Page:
Eye Twitching: What It Means and How to Stop It
Most of us have experienced eyelid twitching at some point in our lives. Sometimes, it’s a quiver that goes away as quickly as it came. Other times, the spasms stick around – tugging your eyelid more forcefully and frequently. Could this be something warranting a trip to the doctor?
Fortunately, eyelid twitching is rarely a sign of something serious and usually resolves on its own without treatment. But some cases warrant a trip to a doctor to prevent the twitches from taking over your life. Here, you’ll learn more about this common yet bothersome problem to help you understand whether your twitches are typical.
Two Types of Eyelid Twitching
Eyelid twitching falls into two general categories: eyelid myokymia and benign essential blepharospasm.
Eyelid myokymia is the more common form, and it typically goes away on its own.
Benign essential blepharospasm is a rarer condition, and it can produce twitching that eventually completely closes the eyelids. This condition requires treatment to correct.
Doctors aren’t exactly sure what causes eye twitching, although increased stress, lack of sleep, alcohol and caffeine intake, eye strain (from looking at a computer all day, for example) and certain medications are linked to it.
For most cases of eyelid twitching, making lifestyle adjustments like reducing stress (through exercise or meditation, for instance), limiting caffeine and alcohol, and getting more sleep help the twitching subside. If you’re taking medication, ask your doctor if your eye twitching may be a side effect and what options you have to reduce its impact on your life.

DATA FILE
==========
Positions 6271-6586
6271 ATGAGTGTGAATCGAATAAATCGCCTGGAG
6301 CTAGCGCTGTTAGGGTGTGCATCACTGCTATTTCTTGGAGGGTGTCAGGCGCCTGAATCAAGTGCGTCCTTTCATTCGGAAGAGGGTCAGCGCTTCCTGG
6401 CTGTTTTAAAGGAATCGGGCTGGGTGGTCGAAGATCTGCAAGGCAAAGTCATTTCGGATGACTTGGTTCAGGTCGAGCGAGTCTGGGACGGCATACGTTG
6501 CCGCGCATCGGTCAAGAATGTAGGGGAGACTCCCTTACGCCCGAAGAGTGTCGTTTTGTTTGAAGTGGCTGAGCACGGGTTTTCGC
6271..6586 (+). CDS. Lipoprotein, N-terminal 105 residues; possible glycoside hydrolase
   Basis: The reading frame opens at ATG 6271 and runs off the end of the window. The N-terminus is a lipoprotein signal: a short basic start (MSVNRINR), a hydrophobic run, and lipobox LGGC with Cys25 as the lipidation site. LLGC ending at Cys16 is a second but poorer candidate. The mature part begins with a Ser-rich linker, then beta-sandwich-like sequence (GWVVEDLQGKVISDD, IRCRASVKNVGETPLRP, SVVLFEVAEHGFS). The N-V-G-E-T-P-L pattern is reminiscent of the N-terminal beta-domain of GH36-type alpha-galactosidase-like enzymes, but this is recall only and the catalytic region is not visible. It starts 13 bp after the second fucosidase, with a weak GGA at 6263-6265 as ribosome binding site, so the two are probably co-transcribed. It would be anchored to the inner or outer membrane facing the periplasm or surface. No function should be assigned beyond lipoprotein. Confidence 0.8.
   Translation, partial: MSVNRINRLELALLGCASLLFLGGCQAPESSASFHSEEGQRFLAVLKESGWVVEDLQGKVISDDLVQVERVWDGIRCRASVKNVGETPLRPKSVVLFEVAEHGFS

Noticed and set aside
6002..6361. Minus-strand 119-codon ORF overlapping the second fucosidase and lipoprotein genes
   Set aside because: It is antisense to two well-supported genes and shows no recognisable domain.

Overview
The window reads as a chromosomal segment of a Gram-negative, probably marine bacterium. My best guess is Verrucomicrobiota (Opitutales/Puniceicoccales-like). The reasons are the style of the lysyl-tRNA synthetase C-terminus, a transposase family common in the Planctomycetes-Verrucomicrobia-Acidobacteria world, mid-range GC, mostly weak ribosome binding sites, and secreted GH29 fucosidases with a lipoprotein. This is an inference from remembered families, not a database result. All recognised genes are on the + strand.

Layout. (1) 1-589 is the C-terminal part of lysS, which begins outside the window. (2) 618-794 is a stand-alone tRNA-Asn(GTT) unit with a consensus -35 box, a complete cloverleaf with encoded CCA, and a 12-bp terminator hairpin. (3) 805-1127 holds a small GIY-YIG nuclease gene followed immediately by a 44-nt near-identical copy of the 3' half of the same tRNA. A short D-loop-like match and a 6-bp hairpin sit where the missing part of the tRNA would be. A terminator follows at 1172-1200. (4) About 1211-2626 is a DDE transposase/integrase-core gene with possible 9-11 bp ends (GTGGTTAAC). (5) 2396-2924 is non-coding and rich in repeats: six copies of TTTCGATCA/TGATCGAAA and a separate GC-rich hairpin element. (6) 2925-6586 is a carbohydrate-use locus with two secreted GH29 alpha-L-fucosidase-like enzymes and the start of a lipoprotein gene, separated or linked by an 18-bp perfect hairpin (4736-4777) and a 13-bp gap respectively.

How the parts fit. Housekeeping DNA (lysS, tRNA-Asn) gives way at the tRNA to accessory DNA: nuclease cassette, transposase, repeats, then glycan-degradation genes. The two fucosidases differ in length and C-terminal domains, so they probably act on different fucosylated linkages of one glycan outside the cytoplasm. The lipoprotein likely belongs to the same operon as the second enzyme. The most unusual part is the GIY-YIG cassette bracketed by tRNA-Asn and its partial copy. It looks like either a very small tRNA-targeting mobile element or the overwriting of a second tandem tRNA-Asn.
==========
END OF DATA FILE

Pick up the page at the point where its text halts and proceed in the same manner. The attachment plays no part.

When to See Your Doctor About Eye Twitching
Most cases of eye twitching are mildly annoying, but when the twitches don’t go away, they can interfere with your life and may need treatment to resolve. If your eye twitching has been ongoing for a few weeks, schedule an appointment with your eye doctor to rule out any other problems.
Other symptoms warranting a doctor visit include:
- Your eye twitch is causing your eyelid to droop, completely close or if you struggle to open your eye after a twitch
- Your vision is impacted by the twitching
- You experience other eye symptoms with the eyelid twitching, like eye swelling or discharge
If your eye twitching requires treatment, your doctor may recommend medications or botulinum toxic (Botox) injections to relax the muscles that are twitching. Eye twitching rarely requires surgery to correct, but options are available if non-surgical treatments don’t successfully stop the spasms.
Do you need an eye doctor? Searching for an in-network vision provider is easy with DeltaVision. Find your eye doctor online and schedule your preventive vision health exam today.